Headlines: November 21st, 2012

Two fifths of employees don’t believe organisational values are worth the paper they are written on. In the public sector, the blame is laid at senior managers who staff claim, have one rule for themselves and one rule for others.

This finding comes from the Chartered Institute of Personnel and Developmentā€™s Employee Outlook survey.

The research suggests that communication of values is also a problem as less than a third (29%) of employees say they are aware of the values of the organisation they work for to a great extent. Organisation are also failing to match their values to those of their workforce with just 6 in 10 (58%) of employees reporting that their personal values match those of the organisations they work for.

Some 40% of employees report that individuals whose behaviour consistently goes against the values of the organisations they work for are either left unpunished or are rewarded or promoted. Only a third (33%) of those asked said that individuals were reprimanded for consistent rule breaking, indicating that employers are not doing enough to ensure that their values are being upheld.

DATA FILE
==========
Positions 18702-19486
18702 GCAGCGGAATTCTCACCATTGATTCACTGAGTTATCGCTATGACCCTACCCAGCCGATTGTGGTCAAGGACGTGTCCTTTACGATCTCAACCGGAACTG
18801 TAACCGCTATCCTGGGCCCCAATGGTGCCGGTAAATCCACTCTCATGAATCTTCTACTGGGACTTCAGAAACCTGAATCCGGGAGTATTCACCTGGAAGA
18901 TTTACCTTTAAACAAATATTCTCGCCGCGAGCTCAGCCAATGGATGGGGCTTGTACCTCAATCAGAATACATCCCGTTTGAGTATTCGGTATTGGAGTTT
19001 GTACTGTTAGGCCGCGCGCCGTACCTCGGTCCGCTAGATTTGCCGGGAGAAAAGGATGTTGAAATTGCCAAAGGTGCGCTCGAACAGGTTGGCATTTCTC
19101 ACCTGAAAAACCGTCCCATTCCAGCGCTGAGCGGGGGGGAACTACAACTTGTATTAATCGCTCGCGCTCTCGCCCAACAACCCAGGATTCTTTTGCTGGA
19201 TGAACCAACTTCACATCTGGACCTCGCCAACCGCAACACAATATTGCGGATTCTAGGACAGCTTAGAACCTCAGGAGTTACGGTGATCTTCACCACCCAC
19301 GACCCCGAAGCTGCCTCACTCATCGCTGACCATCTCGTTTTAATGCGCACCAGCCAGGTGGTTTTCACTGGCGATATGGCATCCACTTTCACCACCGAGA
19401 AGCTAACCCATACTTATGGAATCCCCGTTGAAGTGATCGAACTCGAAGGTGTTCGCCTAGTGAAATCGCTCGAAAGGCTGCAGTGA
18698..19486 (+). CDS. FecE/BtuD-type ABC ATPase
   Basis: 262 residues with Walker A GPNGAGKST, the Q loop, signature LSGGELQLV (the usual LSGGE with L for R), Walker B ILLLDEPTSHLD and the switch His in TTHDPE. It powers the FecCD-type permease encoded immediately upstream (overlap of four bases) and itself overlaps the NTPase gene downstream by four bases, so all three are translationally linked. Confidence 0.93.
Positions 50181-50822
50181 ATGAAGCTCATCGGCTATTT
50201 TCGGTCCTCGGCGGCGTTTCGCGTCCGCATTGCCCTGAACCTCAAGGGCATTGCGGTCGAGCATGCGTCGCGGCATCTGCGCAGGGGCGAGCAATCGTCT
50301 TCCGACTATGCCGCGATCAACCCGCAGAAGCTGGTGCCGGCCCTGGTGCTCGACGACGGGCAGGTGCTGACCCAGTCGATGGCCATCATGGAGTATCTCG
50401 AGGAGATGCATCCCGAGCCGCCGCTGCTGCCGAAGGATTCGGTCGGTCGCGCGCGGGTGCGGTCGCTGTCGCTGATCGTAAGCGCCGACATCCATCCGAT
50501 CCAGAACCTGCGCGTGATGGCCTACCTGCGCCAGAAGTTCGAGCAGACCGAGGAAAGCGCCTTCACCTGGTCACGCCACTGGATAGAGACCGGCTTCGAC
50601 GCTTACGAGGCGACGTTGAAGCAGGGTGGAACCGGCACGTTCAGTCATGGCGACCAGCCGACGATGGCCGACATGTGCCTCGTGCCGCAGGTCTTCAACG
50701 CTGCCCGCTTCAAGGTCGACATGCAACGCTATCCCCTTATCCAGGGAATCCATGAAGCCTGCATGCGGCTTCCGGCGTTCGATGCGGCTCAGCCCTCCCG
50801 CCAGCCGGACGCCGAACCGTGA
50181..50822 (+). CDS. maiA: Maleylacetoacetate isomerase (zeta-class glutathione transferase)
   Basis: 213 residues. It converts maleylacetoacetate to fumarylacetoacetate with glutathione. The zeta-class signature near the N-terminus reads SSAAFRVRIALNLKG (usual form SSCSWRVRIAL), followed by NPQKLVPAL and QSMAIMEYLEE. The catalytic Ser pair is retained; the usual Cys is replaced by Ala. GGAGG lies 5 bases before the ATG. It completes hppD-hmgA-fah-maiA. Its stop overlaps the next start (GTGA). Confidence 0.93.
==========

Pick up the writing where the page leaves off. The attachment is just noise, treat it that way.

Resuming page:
Despite these findings most employees recognise the significance of organisational values, with almost three quarters (73%) stating that it is important for organisations to have defined values which govern employee behaviour. The research suggests that there is currently a disconnect between what employees expect and the way that values are currently embedded and upheld by leaders.

Peter Cheese, CEO at the CIPD, said: “In the wake of the banking crisis and other corporate scandals, now more than ever, organisational values should be at the forefront of the minds of leaders. At the heart of an organisation’s culture has to be a set of agreed values that resonate with employees at all levels from the board to the front line in order to provide a template for the behaviours and standards expected.

“Employers must also demonstrate that failure to act in accordance with the organisation’s defined values has real consequences. Unless leaders and HR are prepared to take a stand and ensure that their organisational values are seen to make a difference and are worth more than a passing reference in the annual report or on the intranet, then they will lose the trust and confidence of staff.”